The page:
Gahanna plans to beautify the city's south gateway, thanks to a collaborative effort of Ohio State University, the Ohio Department of Transportation (ODOT) and Bird Houk Collaborative.

Gahanna plans to beautify the city's south gateway, thanks to a collaborative effort of Ohio State University, the Ohio Department of Transportation (ODOT) and Bird Houk Collaborative.

Council is expected to approve a $17,000 reimbursement agreement with ODOT on Monday, May 2, to cover the cost of landscaping materials and maintenance of the I-270 and Hamilton Road interchange.

Assistant city engineer Mike Andrako said Dr. Hannah Mathers, an OSU professor and Gahanna resident, had approached him in the fall about possible locations for a salt-tolerant planting study. The study involves taking various species of trees and shrubs grown in Mathers' nursery, using techniques designed to produce a more salt-tolerant plant for use on roadside applications and replanting it in harsh environments.

After evaluating various locations around Gahanna, Andrako said, the I-270-Hamilton Road interchange was selected.

Since this area has been reconstructed recently, much of it has no existing vegetation that would require removal. In addition, he said, it's an area where the city had planned to add aesthetic landscaping later. ODOT will provide the salt-intolerant plants as part of the gateway program, which provides landscaping and materials to municipalities for use in beautifying roadsides along interchanges and highways. As part of this project, Gahanna plans to enter an ODOT grant agreement, which would provide reimbursement for all salt-intolerant plants and would be used to compare the results of OSU's plantings.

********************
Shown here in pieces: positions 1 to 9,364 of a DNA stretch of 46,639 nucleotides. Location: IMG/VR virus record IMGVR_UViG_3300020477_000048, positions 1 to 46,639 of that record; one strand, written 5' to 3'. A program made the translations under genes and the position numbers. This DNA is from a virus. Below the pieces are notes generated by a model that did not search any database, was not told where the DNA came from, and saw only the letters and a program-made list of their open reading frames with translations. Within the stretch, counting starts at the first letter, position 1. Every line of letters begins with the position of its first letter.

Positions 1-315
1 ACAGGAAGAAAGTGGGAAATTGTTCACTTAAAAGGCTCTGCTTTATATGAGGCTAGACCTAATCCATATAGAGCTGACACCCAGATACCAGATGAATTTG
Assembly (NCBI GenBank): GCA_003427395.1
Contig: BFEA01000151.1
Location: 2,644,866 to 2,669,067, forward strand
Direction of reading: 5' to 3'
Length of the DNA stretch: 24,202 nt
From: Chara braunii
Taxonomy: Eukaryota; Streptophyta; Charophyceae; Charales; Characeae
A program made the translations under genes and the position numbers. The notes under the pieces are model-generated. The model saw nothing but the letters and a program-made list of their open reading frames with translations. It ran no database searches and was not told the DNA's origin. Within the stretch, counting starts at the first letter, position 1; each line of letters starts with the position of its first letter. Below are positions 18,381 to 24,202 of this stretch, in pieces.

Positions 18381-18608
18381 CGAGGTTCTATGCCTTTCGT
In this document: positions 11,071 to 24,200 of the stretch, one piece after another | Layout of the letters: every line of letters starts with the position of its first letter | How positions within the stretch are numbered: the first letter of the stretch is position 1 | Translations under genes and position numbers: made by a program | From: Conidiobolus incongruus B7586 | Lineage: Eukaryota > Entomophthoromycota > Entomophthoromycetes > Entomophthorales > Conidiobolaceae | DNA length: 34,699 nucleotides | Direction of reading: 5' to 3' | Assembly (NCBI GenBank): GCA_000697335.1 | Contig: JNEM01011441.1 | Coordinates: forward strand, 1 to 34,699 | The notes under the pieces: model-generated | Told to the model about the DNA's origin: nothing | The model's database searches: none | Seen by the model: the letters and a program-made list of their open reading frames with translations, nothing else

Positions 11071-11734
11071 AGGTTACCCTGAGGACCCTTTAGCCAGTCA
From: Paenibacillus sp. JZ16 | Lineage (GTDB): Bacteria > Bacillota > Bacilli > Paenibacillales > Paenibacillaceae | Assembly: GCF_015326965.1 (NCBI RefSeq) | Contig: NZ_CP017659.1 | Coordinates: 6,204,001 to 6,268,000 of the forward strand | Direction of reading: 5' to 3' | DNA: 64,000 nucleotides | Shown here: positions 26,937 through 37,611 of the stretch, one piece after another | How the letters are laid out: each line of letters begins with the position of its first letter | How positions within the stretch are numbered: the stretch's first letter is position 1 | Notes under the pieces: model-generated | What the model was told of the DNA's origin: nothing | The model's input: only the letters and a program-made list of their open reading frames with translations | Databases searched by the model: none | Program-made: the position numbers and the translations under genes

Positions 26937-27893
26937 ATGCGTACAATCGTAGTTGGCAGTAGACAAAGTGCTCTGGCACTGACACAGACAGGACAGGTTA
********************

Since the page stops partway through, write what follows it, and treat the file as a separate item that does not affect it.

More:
The proposed council legislation will require a supplement from the parks-maintenance supplies account to cover the cost of the salt-intolerant plants, which will be reimbursed through the program.

"The creation of this on-site research laboratory is truly a collaborative effort between OSU, ODOT, Bird Houk and Gahanna," Andrako said. "What we'll do is put landscaping in and around the two new traffic signals."

He's requesting emergency approval on the issue so materials could be ordered in time for planting season.

"It's volunteer labor we'll use," he said.